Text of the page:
BYU orders freshmen to pay $1,200 for theft


Officials punish students for taking 10,000 papers





UTAH -- The Brigham Young University honor court dispensed a $1,200 fine to two students who confessed to stealing copies of the campus student newspaper in February.

The students were identified after BYU police initiated an investigation into the Feb. 16 theft of 10,000 copies of the Daily Universe.

The two freshmen later confessed and their punishment was left in the hands of the school's honor court, which also had the option of imposing probation or suspension.

Although the honor court does not comment on individual punishments, Ellen Hernandez, office manager of BYU's NewsNet, the school's integrated news operation, said the amount of the fine was determined based on the value of the stolen papers.

"We were asked to submit what our loss in revenue, readership, etc., was for that day, and we did a fairly conservative guesstimation and submitted that figure to them," Hernandez said.

Although the students' motivation for the theft was never officially released, the theft apparently occurred after the two students, whose names were not disclosed, were unhappy with some of the Daily Universe's coverage of the upcoming student government elections.

Specifically, the two students wanted to prevent the campus community from seeing an article that raised questions about the qualifications of two SGA candidates. University officials said the students were not connected with the election.

Student editors said they were pleased with the university's reaction to an act that has often gone unpunished on other campuses.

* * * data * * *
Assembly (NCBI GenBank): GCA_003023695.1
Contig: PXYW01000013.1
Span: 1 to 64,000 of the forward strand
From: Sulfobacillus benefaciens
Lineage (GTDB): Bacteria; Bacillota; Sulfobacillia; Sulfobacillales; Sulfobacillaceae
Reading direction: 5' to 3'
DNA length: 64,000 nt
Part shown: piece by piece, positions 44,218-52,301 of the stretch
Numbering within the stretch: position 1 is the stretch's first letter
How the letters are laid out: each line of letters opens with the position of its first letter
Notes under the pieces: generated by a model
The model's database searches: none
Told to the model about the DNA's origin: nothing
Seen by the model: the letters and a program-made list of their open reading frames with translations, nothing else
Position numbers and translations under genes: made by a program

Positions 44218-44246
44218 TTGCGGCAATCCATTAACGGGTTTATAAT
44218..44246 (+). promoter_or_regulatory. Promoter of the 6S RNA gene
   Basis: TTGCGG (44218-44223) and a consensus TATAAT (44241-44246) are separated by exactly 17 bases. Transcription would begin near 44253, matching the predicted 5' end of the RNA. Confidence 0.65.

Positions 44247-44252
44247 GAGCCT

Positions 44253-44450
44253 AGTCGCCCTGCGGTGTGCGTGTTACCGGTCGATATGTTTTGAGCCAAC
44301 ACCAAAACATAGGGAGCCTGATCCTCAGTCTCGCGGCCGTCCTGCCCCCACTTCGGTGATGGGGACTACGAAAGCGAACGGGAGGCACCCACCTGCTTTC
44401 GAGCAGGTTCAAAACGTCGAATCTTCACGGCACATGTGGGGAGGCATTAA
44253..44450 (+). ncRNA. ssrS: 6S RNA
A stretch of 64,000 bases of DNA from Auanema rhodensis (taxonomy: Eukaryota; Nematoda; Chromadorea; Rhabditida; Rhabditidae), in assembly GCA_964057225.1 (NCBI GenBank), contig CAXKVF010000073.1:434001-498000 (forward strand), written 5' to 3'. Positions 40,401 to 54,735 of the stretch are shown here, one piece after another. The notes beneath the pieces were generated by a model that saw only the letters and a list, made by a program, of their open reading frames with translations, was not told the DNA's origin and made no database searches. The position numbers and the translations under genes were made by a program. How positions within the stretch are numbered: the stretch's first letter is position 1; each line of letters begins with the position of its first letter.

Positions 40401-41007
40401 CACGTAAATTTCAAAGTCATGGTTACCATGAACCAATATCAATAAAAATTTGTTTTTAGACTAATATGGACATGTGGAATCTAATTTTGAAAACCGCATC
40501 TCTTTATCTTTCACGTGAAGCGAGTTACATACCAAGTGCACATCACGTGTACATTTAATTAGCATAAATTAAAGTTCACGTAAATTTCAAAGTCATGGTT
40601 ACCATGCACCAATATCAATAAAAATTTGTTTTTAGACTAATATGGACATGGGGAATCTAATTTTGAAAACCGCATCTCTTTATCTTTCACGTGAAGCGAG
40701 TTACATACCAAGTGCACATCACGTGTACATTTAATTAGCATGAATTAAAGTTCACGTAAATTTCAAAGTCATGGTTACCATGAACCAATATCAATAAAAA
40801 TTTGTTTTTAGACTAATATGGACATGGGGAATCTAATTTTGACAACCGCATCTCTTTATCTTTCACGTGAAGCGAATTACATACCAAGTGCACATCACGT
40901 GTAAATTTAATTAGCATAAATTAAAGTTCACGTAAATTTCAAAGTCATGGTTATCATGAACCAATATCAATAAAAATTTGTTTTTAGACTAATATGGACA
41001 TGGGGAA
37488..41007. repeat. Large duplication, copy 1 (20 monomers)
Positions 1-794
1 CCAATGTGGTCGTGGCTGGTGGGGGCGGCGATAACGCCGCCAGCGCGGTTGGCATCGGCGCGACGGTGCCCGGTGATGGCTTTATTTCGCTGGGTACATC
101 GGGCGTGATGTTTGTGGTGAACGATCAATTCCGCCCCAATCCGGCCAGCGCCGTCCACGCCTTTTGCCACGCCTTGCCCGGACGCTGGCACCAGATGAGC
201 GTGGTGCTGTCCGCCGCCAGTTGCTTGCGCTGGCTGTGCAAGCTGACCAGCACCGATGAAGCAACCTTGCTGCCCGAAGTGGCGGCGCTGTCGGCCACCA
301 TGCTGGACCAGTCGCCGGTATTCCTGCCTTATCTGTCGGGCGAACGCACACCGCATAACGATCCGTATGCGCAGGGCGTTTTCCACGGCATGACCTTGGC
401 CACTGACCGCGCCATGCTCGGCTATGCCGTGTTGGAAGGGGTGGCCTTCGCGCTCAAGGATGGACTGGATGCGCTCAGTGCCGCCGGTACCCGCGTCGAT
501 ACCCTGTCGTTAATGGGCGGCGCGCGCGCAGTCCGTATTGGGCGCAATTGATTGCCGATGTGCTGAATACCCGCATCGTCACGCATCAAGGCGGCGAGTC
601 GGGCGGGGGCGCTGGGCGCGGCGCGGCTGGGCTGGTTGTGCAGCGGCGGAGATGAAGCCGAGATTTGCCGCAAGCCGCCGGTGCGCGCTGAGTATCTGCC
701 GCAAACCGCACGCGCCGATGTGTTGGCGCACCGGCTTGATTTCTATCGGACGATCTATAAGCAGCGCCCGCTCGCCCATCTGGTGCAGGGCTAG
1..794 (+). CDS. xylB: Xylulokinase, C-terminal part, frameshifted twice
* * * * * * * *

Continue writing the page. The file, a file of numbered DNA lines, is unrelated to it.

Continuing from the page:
"I was very pleased to see BYU step up and actually punish the two men with more than a slap on the wrist," said Rob Rogers, the paper's associate city editor. "I feel it's a real vote of confidence from the administration on our program."

However, Daily Universe editors said they would have liked to have seen criminal charges filed against the two students.

"The whole reason BYU had to step up was because the Provo City attorney refused to prosecute the two men on the grounds that you can't steal free newspapers from a precedent set by a vaguely similar case two years ago in Salt Lake City," Rogers said.

In that case, Salt Lake City attorney Neal Gunnarason allegedly removed copies of the Salt Lake City Weekly to protest what he felt was a negative article. The Provo City attorney was one of three local officials who decided not to file charges in that case because the newspapers were free.

"Everyone here felt vexed," Rogers said. "The case in Salt Lake City was bogus, and the attorney here showed no real zeal in pursuing the case."

Still, Hernandez said she feels that BYU, at least, took the theft seriously and supported the paper throughout the situation. "I felt like it was taken very seriously and handled in a good manner," Hernandez said. "They did what they felt was right and supported us in our claims and our accusations. They acknowledged the fact that there was a theft from us and we did lose revenue because of it."


Fall 2000, reports